Flavour, nutrition, value, variety
The drivers within grapes remain flavour, nutrition and value. Erlendson places particular emphasis on flavour, where once size was foremost in consumers’ minds.
“With our breeding programme we continue to focus on varieties that deliver on all fronts,” she says. “Flavour, size, colour, consistency and the ability to arrive in international markets through all phases of post-harvest.”
Diab, while acknowledging the virtues of all three characteristics, regards the healthy attributes of grapes as being key.
“All over the world,” she point out, “consumers are becoming more and more health conscious. This has definitely been observed as consumer lifestyle changes rather than a trend that will come and go.”
Bougas believes that in the UK it’s also about exciting the consumer. “It’s not all about volume,” he says. “The most important thing is giving customers what they want. That’s why being a licensee of Sun World helps; we’re able to put new products onto the table for our customer base because that’s the way forward – you need to be proactive, particularly in the UK.”
The retailers, meanwhile, are looking for the best varieties available with the best eating qualities.
Erlendson says: “As a developer of unique proprietary varieties Sun World and our licensed marketers have the opportunity to work with customers around the world to bring them a unique point of differentiation that positions them to win with the shopper and in the market-share race. Additionally, we work to provide market and consumer insights to our customers so we can collectively build strategies for category growth.”
To that end, Sun World’s newest grapes that are garnering international attention are its late season green seedless Autumncrisp® and jumbo black seedless grape Adora Seedless®.
“Autumncrisp® has a texture that is true to its name,” Erlendson enthuses. “And a sweet flavour profile with hints of muscat. Adora Seedless® brand grapes are nicknamed “two-bite” grapes because of the extra-large berry size, which is equally matched with big flavour. We also saw a promising first crop on the new red Sonera Seedless® brand grapes out of Coachella.”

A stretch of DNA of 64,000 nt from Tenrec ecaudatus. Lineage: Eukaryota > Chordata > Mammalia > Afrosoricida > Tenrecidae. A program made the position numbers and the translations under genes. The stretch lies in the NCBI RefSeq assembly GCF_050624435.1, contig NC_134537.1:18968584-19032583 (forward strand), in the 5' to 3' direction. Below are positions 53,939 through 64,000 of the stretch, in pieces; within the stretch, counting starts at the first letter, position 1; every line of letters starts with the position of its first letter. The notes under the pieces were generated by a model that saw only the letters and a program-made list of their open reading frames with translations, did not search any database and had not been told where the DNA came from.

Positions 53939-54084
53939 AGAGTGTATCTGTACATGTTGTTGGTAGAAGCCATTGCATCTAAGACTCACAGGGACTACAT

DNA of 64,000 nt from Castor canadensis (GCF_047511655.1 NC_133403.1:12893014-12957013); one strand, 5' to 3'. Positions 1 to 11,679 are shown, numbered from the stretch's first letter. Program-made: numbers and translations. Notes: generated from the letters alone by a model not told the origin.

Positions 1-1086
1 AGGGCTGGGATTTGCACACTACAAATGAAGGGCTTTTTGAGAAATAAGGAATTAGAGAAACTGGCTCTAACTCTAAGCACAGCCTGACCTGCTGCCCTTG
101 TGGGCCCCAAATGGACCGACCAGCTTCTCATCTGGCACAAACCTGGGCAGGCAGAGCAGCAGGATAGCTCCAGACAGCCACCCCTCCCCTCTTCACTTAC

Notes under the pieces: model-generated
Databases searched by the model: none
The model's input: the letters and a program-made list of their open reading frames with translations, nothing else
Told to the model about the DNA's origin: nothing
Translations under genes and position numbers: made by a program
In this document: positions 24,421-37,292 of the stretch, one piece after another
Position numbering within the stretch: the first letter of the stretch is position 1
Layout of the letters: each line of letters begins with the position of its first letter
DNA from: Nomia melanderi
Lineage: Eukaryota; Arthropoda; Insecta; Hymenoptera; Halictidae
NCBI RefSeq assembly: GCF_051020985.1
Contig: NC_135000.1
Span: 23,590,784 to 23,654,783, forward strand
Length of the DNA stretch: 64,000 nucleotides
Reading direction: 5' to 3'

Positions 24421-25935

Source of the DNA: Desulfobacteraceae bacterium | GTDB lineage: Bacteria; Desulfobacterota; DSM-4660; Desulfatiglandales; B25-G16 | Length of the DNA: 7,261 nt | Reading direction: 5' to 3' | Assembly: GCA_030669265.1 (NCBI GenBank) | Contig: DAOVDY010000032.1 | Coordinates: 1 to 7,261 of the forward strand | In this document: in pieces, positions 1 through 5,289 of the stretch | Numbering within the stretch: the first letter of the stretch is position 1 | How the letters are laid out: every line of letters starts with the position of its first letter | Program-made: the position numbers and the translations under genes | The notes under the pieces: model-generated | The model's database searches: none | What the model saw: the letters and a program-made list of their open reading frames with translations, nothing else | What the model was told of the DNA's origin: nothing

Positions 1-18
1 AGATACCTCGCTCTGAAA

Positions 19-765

Bougas notes that planting new varieties can always be something of a risk but when it comes to Sun World varieties, growers want to get involved because of the company’s stellar reputation within the market.
He explains: “Obviously the product has got to tick all the boxes with regards to timing – especially in terms of harvesting with regards to labour – yield, the marketing possibilities, seedless or seeded, because of course everything is moving towards seedless. So there are lots of boxes that need to be ticked – does the grape travel well? However, because Sun World has a good track record people will commit to putting the product in the ground, no question about it.”
A collaborative affair
As Bougas concedes, one of the benefits of being part of the Sun World licensing network, is access to some of the greatest grape growing and marketing minds in the world. There is a real sense of collaboration at play here.
Diab says coming together at events such as The London Produce Show and Conference helps foster this collective sense.
“The London Produce Show pools in significant potential for more room to work together with Sun World as we meet year after year,” she says. “The joint finish line that growers and licensees have in common is to have a fully calendar year of supply available.”
Bougas concurs: “As a Sun World licensee we talk to all the other licence holders – there’s a lot of collaboration which works well. And this extends to marketing in general. The more information everyone has the better you can make decisions.”
Sun World is sponsoring The London Produce Show and Conference on June 8-10 at the Grosvenor House hotel.